National Security Foreign Investment Reform and Strengthened Transparency Act of 2007

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Summary (how summaries work)

The National Security Foreign Investment Reform and Strengthened Transparency Act of 2007 was written less than one year after the Bush administration received criticism for allowing Dubai Ports World (a United Arab Emirates firm) to manage security at U.S. ports. The bill would direct the executive branch to review business transactions to determine their effect on national security. On February 28, 2007, the House passed the bill 423-0. [1]



Contents

Overview


According to House Speaker Nancy Pelosi's (D-Calif.) information page, the bill:

Strengthens the review process for approving foreign investment:

  • Requires the Committee on Foreign Investment in the United States (CFIUS) to conduct a 30-day review of any national security-related business transaction.[2]
  • After a 30-day review is conducted, CFIUS would be required to conduct a full-scale, 45-day investigation of the effects the business transaction would have on national security if the committee review results in any of the following determinations:
  1. the transaction threatens to impair national security and these threats have not been mitigated during the 30-day review;
  2. the transaction is a foreign government-controlled transaction; or
  3. the transaction raises national security risks associated with foreign ownership of critical infrastructure and those risks have not been fully mitigated during the review.[2]
  • Requires CFIUS to designate a lead agency in reviewing transactions, such as DOD for defense acquisitions.[2]
  • Requires that every transaction be subjected to an assessment by the Director of National Intelligence (DNI) and contains provisions to ensure that the DNI has adequate time to conduct the required assessment. It also clarifies that the DNI will have no policymaking role in CFIUS.[2]

Increases accountability:

  • Requires that the Chairman of CFIUS (the Secretary of the Treasury) and the head of the lead agency approve all transactions where CFIUS consideration is completed within the 30-day review period (limiting delegation of approval authority to the Assistant Secretary level).[2]
  • Requires that the President approve all transactions that have also been subjected to the second-stage 45-day national security investigation. [2]
  • Creates a new Assistant Secretary in the Treasury Department who will be charged with CFIUS responsibilities.[2]
  • Requires CFIUS to provide a written certification of each transaction reviewed to congressional leadership, committees with jurisdiction over the transaction, and in cases involving critical infrastructure, Members representing the relevant district/state. [2]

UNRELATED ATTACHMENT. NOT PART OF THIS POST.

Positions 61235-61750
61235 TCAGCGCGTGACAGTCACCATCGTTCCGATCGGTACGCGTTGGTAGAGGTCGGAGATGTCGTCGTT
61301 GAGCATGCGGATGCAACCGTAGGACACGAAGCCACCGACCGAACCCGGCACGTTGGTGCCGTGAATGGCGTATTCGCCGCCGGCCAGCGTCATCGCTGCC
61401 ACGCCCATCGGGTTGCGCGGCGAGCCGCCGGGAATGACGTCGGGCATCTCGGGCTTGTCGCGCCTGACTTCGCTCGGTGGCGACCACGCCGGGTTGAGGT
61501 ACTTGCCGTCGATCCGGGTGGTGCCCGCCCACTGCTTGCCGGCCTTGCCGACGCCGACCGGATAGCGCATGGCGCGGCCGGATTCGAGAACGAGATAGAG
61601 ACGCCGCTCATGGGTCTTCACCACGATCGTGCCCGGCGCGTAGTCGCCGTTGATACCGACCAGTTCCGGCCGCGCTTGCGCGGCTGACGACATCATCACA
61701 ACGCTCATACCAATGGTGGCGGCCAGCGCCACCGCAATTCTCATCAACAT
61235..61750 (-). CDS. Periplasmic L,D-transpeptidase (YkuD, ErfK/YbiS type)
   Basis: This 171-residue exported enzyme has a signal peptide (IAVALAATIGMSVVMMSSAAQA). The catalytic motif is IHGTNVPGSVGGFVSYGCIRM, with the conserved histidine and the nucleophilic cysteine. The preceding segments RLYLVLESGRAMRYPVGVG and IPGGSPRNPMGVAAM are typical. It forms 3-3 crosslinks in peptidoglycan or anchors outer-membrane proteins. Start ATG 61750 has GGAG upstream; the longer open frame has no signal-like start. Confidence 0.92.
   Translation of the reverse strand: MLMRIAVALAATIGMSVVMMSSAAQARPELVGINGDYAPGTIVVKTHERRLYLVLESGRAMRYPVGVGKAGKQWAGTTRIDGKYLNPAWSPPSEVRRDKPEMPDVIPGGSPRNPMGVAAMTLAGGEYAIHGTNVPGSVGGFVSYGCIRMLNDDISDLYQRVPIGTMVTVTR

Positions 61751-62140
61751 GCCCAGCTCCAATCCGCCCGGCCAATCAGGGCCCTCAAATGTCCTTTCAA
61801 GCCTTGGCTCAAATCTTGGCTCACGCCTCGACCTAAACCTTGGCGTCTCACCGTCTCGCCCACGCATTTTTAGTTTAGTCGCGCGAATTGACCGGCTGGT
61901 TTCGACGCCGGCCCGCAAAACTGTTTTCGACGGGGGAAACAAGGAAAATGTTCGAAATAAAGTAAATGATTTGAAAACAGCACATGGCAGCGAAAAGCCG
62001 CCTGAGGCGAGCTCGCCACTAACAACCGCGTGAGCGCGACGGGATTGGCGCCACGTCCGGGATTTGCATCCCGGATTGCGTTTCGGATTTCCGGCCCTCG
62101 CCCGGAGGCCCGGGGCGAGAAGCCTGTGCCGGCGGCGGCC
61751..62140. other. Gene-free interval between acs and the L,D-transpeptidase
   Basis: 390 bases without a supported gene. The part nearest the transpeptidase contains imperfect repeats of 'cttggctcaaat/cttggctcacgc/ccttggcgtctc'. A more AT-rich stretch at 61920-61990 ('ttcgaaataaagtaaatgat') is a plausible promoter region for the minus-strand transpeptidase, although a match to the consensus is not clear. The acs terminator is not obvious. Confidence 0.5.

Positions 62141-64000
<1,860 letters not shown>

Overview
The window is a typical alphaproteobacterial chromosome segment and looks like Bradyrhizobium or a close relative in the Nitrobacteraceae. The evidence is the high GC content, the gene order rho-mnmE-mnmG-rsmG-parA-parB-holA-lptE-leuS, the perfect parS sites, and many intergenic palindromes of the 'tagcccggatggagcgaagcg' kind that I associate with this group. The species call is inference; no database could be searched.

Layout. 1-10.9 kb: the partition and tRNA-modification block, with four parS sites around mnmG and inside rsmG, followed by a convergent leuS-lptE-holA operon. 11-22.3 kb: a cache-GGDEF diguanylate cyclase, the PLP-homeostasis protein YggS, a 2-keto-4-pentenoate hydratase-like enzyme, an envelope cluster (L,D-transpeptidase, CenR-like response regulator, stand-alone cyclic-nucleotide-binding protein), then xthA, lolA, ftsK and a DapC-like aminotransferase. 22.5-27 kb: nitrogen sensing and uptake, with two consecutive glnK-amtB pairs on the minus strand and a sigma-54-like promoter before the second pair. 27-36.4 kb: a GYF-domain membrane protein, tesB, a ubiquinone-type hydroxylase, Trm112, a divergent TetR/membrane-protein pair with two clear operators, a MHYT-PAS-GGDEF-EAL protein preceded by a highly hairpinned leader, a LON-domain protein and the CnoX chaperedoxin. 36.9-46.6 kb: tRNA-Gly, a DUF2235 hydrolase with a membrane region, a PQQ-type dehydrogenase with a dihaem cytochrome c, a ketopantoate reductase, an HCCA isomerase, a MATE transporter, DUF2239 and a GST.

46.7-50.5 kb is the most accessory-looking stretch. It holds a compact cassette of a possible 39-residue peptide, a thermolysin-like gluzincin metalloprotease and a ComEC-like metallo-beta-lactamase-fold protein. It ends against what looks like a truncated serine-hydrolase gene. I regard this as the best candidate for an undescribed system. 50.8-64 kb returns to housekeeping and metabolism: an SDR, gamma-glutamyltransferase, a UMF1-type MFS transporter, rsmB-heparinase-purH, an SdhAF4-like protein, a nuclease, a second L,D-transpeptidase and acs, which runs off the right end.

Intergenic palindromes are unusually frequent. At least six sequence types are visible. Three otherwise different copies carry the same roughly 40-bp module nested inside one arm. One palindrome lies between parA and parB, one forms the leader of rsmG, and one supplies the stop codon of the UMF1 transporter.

• Requires CFIUS to file annual reports to Congress that contain information on transactions handled by the committee during the previous year.[2]

Puts the actions of foreign governments under increased scrutiny:

  • Requires that, in cases involving a company that is controlled by a foreign government, that either 1) the Chairman of CFIUS (the Secretary of the Treasury) and the head of the lead agency certify that the transaction poses no national security threat, and this certification may not be delegated below the Deputy Secretary level; or 2) a second-stage 45-day national security investigation of the transaction must take place. [2]

The cost of the bill was estimated at $10 million from 2007 to 2010. [3]

Bill passage

House passes bill

On February 28, 2007, the House passed the bill, sponsored by Rep. Carolyn Maloney (D-N.Y.), 423-0. [4]


Same for all scorecards:

Scored vote

Scorecard: U.S. Chamber of Commerce 2007 House Scorecard

Org. position: Aye

Description:

"With strong backing by the Chamber, the House passed H.R. 556, the National Security Foreign Investment Reform and Strengthened Transparency Act, by a 423-0 vote. This bipartisan bill makes certain that the administration’s process for vetting proposed foreign investments in the United States meets national security objectives while preserving an open, fair, and nondiscriminatory investment environment. Foreign investment in the United States supports employment for more than 5.1 million Americans who typically earn compensation well above the national average. In 2005, a number of foreign-owned companies reinvested $59 billion in profits back into the U.S. economy, providing U.S. firms with capital for expansion of production facilities and resources for increased research and development spending."

(Original scorecard available at: http://www.uschamber.com/issues/legislators/07htv_house.htm)

Prior to the vote, a motion to recommit the bill with instructions (to prevent a vote) failed 193-229.


Senate passes bill with amendment

On June 29, 2007, the Senate passed the bill with an amendment by unanimous consent. [5]

Final approval

The House approved the Senate amendment on July 11, 2007 by a vote of 370-45.


President Bush signed the bill into law on July 26, 2007.[5]

Articles and resources

References

  1. Robert McElroy, “Managing America: Banking & Finance,” ThisWeekInCongress, March 2, 2007.
  2. 2.0 2.1 2.2 2.3 2.4 2.5 2.6 2.7 2.8 2.9 "Foreign Investment", House Speaker Nancy Pelosi's Web site. Accessed April 17, 2009.
  3. Robert McElroy, “Managing America: Banking & Finance,” ThisWeekInCongress, March 2, 2007.
  4. Robert McElroy, “Managing America: Banking & Finance,” ThisWeekInCongress, March 2, 2007.
  5. 5.0 5.1 OpenCongress info page on H.R. 556.

Resources

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